This week, we have the opportunity to celebrate members of our community who have a tremendous impact on our daily lives: school nurses. Since 1972, National School Nurse Appreciation Day has recognized the contributions of campus medical providers to foster greater awareness of the impact of their work. Through their care, early intervention, and advocacy, more than 95,000 school nurses nationwide make it possible for students to fully access their education.
Ross School benefits from the service of the three nurses: Mary Nanos, who works with Lower School students, and Rose Smith and Christine Murphy, who serve the Upper School population. They are a tremendous resource to our campus, with a combined total of nearly 100 years in the nursing industry and a broad background that includes past experience working in surgical wards, elder care, oncology, labor and delivery, and home care. Most important, they offer students, faculty, and staff a safe and warm environment in which to address their medical concerns.
All three of Ross’s nurses felt called from an early age to lives of service. Mary, who comes from a family with six children, credits her mother’s nurturing demeanor as an inspiration. After volunteering as a candy striper at Nassau Medical Center, she began a lifelong career as a nurse. Rose wanted to be a nurse for as long as she can remember. She spent several years as a Certified Nursing Assistant while raising her children before ultimately completing nursing school. And for Christine, life as a nurse has been deeply enhanced by the relationships she made throughout her career.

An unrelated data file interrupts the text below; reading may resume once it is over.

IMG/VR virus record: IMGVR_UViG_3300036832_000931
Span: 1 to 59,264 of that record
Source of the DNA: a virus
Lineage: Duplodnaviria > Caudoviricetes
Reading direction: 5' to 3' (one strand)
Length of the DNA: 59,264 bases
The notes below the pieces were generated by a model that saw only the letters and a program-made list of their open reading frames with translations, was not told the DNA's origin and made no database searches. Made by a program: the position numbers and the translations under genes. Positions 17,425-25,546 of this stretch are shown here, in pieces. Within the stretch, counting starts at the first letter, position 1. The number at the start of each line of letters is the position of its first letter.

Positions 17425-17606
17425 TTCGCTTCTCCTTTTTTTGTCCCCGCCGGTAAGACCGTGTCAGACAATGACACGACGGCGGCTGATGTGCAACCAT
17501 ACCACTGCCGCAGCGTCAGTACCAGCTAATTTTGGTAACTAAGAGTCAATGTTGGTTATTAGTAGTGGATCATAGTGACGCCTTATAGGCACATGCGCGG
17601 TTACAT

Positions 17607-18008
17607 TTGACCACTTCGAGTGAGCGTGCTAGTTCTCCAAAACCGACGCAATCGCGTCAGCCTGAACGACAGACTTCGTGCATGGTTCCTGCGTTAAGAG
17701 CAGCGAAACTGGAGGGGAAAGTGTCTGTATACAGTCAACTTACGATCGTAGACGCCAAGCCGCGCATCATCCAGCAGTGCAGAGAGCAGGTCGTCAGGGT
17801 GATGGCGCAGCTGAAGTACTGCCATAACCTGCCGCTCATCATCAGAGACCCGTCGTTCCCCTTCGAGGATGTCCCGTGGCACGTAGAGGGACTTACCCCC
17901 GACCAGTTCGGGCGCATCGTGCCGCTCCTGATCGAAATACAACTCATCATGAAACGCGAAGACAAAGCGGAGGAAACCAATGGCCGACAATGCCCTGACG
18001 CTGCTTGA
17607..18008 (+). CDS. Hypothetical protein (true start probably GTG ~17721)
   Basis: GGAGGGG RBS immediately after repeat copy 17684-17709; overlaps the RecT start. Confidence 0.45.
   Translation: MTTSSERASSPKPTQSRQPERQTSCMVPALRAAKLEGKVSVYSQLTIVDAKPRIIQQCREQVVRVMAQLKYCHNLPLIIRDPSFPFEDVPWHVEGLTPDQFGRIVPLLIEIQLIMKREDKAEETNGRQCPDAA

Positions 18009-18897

Though schools differ significantly from clinical environments, due in part to their primarily healthy populations, K–12 schools can also be medically robust environments, serving patients with a broad spectrum of needs due to the variety in their ages. “Because every student requires a different approach, my job is both challenging and exciting,” Christine said. “At this point in my career, after 21 years as a nurse, I still feel like I’m learning.”
Ross’s boarding population adds another dimension to the women’s work. Before students even begin classes, Rose and Christine must ensure that they are in compliance with the requirements set by the New York State Department of Health. Familial distance and language barriers can offer additional challenges. “Because students’ parents are so far away, we also have to act as the family nucleus,” Rose said. “Knowing that their child is getting the right care places parents at ease. I treat the students as if they are my kids.”
“One of the rewarding things is hearing the appreciation from parents,” Mary agreed. “They are so grateful to know their children are in great hands.”
Join us in thanking a nurse this week. Our school and community would not be the same without them!